SQL pie chart

August 12, 2009

My other half says I'm losing it. But I think that as an enthusiast kernel developer she doesn't have the right to criticize people. ("I like user space better!" - she exclaims upon reading this).

Shown below is a (single query) SQL-generated pie chart. I will walk through the steps towards making this happen, and conclude with what, I hope you'll agree, are real-world, useful usage samples.

+----------------------------------------------------------------------+
| pie_chart                                                            |
+----------------------------------------------------------------------+
|                                                                      |
|                         ;;;;;;;;;;;;;;;;;;;;;                        |
|                  oooooooo;;;;;;;;;;;;;;;;;;;;;;;;;;;                 |
|             oooooooooooooo;;;;;;;;;;;;;;;;;;;;;;;;;;;;;;;            |
|          ooooooooooooooooo                 ;;;;;;;;;;;;#####         |
|        oooooooooooooo                           ;#############       |
|       oooooooooooo                                 ############      |
|      oooooooooooo                                   ############     |
|      ooooooooooo                                     ###########     |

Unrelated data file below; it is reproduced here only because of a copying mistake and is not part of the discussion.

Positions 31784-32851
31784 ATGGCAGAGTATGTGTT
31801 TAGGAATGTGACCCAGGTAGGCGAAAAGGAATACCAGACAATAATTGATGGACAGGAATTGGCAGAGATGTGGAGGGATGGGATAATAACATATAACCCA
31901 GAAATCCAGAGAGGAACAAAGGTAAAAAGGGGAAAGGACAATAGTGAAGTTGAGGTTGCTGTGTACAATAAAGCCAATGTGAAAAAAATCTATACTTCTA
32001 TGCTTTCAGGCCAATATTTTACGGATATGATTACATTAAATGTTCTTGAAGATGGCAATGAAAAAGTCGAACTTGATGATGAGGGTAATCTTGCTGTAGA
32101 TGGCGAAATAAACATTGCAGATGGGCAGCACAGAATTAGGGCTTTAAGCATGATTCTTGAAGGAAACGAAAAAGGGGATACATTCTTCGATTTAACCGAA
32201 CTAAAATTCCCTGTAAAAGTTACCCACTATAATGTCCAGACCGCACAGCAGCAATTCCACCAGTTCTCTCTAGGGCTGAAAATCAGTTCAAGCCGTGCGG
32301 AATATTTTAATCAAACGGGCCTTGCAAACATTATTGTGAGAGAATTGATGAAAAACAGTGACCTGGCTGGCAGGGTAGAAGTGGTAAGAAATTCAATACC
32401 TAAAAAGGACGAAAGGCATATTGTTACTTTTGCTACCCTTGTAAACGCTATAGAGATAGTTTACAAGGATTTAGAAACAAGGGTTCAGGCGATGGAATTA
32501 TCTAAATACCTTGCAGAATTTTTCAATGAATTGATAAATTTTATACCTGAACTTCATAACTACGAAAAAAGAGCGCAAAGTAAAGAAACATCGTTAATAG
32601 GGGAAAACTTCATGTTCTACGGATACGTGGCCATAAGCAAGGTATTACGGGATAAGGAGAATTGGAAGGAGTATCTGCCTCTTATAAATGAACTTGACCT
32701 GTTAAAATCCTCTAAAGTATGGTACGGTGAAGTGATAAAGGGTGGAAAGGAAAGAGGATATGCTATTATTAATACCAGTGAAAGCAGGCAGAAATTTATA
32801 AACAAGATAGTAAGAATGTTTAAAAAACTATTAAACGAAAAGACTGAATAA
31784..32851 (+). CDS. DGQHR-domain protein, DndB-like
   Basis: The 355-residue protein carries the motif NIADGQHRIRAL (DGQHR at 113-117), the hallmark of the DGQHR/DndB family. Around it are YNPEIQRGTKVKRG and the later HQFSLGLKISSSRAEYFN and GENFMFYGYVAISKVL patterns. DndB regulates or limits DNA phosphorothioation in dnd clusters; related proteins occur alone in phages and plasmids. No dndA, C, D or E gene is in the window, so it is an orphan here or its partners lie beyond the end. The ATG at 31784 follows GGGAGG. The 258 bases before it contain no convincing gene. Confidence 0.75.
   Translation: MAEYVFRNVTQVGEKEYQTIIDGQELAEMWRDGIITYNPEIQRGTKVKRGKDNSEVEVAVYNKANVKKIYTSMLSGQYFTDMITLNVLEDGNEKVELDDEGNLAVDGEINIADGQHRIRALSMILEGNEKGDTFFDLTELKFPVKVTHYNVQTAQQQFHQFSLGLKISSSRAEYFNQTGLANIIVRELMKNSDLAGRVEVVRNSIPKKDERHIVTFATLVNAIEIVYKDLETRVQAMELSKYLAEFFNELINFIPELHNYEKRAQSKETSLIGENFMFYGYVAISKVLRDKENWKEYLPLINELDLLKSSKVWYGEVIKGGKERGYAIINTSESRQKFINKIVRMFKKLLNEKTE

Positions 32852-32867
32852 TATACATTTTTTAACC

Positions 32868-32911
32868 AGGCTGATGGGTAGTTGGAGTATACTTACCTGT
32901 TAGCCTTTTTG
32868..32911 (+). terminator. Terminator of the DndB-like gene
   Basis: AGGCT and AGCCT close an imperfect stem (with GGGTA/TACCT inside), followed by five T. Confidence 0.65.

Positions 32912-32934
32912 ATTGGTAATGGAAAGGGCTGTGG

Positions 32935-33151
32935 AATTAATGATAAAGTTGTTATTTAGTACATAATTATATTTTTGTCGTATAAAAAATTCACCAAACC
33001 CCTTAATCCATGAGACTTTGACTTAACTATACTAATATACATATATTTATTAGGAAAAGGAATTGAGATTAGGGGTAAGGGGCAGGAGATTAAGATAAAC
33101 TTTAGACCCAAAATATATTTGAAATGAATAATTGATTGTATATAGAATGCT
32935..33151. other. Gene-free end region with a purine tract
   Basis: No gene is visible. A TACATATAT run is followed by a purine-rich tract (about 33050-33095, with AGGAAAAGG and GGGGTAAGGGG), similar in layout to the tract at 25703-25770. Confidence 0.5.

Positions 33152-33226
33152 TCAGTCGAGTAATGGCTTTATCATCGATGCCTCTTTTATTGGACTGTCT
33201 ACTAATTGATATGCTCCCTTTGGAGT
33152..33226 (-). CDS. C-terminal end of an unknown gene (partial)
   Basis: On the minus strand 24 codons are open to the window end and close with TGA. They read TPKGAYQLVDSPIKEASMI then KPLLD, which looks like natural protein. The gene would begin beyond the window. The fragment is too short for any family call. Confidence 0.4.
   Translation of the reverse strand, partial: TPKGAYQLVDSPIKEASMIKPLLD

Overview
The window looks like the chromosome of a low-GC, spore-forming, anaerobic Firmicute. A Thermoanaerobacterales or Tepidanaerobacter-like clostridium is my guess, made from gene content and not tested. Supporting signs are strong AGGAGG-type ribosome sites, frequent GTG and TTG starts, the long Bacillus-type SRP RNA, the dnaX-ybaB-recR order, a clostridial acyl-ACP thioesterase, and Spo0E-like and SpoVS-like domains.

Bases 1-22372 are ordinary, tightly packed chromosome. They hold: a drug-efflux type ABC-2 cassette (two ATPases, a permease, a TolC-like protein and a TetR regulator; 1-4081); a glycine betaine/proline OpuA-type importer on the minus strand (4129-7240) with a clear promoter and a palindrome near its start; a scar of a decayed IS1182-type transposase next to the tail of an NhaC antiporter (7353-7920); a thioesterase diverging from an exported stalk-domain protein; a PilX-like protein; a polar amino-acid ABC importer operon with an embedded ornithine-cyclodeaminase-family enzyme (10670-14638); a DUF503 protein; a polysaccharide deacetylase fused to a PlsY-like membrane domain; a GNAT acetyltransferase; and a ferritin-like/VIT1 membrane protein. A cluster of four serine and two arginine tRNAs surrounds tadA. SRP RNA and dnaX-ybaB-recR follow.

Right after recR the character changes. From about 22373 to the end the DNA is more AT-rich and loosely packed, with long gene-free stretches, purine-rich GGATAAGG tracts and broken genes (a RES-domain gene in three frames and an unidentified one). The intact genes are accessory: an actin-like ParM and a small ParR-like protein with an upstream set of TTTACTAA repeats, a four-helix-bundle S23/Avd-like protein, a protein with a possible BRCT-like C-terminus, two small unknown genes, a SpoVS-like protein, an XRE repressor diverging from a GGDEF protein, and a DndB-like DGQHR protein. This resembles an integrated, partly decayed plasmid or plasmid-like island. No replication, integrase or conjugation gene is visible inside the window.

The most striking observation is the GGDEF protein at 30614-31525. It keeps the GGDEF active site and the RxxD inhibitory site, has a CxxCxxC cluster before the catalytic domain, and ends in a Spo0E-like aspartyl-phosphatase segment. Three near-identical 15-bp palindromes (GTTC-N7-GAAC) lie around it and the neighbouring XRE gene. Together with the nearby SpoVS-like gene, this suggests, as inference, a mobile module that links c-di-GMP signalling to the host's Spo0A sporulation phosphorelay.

|      oooooooooooo                                   ::::::::::::     |
|       oooooooooooo                                 ::::::::::::      |
|        ooooooooo:::::                           ::::::::::::::       |
|          o::::::::::::::::                 :::::::::::::::::         |
|             :::::::::::::::::::::::::::::::::::::::::::::            |
|                  :::::::::::::::::::::::::::::::::::                 |
|                         :::::::::::::::::::::                        |
|                                                                      |
| ##  red: 1 (10%)                                                     |
| ;;  blue: 2 (20%)                                                    |
| oo  orange: 3 (30%)                                                  |
| ::  white: 4 (40%)                                                   |
+----------------------------------------------------------------------+

Requirements

We need a generic query, which returns at least these two columns: name_column and value_column. For example, the following query will do:

SELECT name AS name_column, value AS value_column FROM sample_values2;
+-------------+--------------+
| name_column | value_column |
+-------------+--------------+
| red         |            1 |
| blue        |            2 |
| orange      |            3 |
| white       |            4 |
+-------------+--------------+

Find sample data in pie_data.sql.

Part 1: expanding the original query

We're going to need to take the above query's results and expand them: how much is the ratio from total, per value? As first step, accumulate values:

SELECT
  name_column,
  value_column,
  @accumulating_value := @accumulating_value+value_column AS accumulating_value
FROM (
  SELECT name AS name_column, value AS value_column FROM sample_values2